Architectural & Structural Design
The curved and stepped subterranean retaining wall running along the building’s rear is propped at first floor level by the thermally separated first floor slab, which in turn is stabilised laterally by the in-plane rigidity of the retaining wall. In order to form a structural connection whilst minimising any cold bridging effects between the cold retaining wall and warm first floor slab, a proprietary insulating shear connector was cast in. The retaining wall is backfilled with a locally sourced recycled free-draining granular material. A triple glazed faÃ§ade runs along the south / west elevation of the building; the glazing system utilises stacked timber frames sandwiched between timber mullions, with a timber ‘loose tongue’ to create a shear connection between the two elements.
The FSC timber roof structure is made up of sawn timber purlins and specially fabricated twin glulam beams, S-shaped in elevation and sheathed with a plywood diaphragm. As the soffit of the roof is primarily exposed to view from the first floor classrooms, the connection details have been sensitively detailed and fabricated, utilising steel dowel type connectors in lieu of conventional bolts where possible. The primary glulam beams to column connections employ specially fabricated ‘pinned’ connectors. Given the complexity of the roof geometry, a 3D computer model was built to aid the fabrication process.
The design of the roof diaphragm was needed to be achieve global building stability, the curved plan and section building geometry dictated that a degree of double curvature was required, and the internal soffit was to be exposed to view. Consequently FSC birch plywood was the preferred material. In order to achieve the required curvatures, the maximum panel thickness needed to be 9mm, which meant that three layers of plywood where required. Given the potential difficulty of persuading a plywood panel into double curvature, butt joints between the ply sheets were situated over the main glulam beams, reducing the residual stress in the plywood. In order to accurately predict the roof stresses and fixing requirements, a 3D Finite Element Model was generated to accurately determine the effects of in-plane forces due to horizontal wind loads.
The fabricator, Dalton Joinery, built a full-scale model of a typical bay in their workshop prior to commencement on site, enabling the team to proceed with confidence that the curvature could be achieved on site. This also allowed us to agree a plywood sheet lapping arrangement, which was then fed back into the design of the fixings. The joints on the lower layer are expressed with a routed 10mm wide x 5mm deep groove to reduce the visual impact of the plywood cut edge in the exposed internal ceiling soffit.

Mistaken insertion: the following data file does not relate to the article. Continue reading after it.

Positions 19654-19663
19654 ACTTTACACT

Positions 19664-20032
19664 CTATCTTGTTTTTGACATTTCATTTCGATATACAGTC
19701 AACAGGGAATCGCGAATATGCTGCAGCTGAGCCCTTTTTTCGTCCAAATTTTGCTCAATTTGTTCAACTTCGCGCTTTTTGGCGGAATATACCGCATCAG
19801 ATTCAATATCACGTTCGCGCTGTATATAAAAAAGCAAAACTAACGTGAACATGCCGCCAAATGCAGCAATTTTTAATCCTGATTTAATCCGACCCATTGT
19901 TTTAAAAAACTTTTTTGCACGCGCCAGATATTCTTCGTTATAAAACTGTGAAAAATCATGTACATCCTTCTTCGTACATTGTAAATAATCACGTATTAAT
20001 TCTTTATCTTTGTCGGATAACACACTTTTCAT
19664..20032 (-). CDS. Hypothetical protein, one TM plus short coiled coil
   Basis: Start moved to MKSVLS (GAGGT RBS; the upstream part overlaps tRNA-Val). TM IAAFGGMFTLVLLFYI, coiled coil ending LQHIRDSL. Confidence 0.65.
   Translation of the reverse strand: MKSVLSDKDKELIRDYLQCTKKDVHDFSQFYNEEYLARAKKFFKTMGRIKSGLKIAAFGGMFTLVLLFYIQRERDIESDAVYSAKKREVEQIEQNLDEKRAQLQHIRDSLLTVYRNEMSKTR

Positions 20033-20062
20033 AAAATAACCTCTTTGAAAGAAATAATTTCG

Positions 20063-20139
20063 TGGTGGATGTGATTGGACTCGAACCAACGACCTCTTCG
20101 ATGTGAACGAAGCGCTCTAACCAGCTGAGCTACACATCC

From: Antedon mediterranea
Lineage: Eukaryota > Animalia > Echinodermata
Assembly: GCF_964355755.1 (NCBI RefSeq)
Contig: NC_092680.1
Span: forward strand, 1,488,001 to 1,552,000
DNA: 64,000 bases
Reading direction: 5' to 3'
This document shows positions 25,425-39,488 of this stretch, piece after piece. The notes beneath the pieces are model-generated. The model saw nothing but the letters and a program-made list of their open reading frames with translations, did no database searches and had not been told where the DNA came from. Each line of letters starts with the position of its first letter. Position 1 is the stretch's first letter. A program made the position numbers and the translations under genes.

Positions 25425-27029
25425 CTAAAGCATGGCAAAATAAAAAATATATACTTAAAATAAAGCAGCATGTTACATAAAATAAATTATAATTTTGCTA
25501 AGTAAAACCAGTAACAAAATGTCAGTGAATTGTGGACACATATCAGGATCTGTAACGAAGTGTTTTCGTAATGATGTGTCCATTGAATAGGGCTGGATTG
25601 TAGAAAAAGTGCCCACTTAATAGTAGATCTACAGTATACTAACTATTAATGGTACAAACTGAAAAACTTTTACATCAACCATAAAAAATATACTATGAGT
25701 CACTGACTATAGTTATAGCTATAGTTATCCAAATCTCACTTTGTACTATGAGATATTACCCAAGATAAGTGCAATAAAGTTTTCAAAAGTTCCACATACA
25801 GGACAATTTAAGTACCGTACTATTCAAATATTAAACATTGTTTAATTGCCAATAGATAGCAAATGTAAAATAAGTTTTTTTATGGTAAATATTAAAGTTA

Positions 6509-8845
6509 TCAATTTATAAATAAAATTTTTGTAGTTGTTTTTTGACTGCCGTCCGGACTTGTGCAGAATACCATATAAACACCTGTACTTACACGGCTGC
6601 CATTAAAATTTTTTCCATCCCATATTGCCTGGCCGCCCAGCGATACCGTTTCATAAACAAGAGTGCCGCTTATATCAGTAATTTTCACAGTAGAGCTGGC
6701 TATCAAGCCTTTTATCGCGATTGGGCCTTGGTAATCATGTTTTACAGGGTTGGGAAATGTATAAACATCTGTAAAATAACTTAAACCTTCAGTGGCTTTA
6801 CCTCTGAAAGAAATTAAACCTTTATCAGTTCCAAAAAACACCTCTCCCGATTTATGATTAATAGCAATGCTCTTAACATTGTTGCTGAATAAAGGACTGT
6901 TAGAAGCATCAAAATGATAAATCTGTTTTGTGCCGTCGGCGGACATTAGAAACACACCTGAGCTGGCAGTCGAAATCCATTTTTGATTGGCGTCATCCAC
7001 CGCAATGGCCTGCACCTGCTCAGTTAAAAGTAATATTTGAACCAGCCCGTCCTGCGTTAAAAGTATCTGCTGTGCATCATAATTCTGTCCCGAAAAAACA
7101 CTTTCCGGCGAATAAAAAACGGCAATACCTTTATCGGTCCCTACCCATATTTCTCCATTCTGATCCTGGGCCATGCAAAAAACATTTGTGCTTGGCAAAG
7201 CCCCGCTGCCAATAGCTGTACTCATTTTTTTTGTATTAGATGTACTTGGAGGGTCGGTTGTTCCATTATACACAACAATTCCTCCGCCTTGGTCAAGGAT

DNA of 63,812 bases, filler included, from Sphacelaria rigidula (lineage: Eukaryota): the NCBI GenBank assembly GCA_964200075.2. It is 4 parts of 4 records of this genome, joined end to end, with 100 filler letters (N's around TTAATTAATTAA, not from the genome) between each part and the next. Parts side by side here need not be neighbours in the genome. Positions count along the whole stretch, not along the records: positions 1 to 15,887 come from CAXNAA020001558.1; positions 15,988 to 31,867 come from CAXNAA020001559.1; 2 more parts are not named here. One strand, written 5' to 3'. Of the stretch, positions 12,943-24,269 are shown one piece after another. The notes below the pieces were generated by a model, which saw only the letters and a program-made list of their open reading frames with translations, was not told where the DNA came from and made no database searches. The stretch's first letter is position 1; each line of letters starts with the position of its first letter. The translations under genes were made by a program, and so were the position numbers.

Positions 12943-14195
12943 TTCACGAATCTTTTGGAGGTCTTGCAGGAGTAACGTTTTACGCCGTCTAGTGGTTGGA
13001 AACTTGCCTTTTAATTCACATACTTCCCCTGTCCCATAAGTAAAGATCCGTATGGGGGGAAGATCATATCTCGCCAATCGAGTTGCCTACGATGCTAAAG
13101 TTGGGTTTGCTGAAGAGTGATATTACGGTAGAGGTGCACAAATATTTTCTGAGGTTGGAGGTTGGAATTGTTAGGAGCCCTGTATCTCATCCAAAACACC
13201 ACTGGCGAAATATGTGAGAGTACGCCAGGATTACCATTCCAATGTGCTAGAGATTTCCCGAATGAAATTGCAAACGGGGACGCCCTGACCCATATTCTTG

The team felt it was important for an award winning project to demonstrate its true performance to the wider industry, to learn how it is achieved in practice. So the project has secured funding from the Technology Strategy Board to carry out a Building Performance Evaluation covering two years of operation. A programme of dissemination will follow to reveal the findings as widely as possible. The building has already been part of an early stage monitoring programme by the Carbon Trust.
The RHS’ new Bramall Learning Centre is highly sustainable and geometrically complex with many bespoke details, yet it was completed on programme and within budget. This was facilitated, in part at least, through close team collaboration and partnering between consultants and contractor, for example the design and detailing work that went into the roof structure meant that the doubly curved diaphragm was relatively straightforward to fix on-site. The demands of the brief required a tight specification to be accurately executed on-site, and a high level of craftsmanship was maintained throughout, including working through one of the toughest winters in recent decades. Local feedback has been very positive, the building has received six design awards and it is hoped that the building will inspire and educate in equal measure.
Text by Eco Arc & Peter Corbett ( Corbett-Tasker formally of Gifford ) Pictures Rachael Meyer
Client: The Royal Horticultural Society
Architect: Eco Arc Ecological Architecture Practice
Project Manager and Quantity Surveyor: Turner and Holman
Structural Engineer: Gifford LLP
M&E Engineer: Gifford LLP
Main Contractor: William Birch and Sons
Timber Fabricator: David Dalton Joinery
Photography Rachael Meyer SIRA Studio Ltd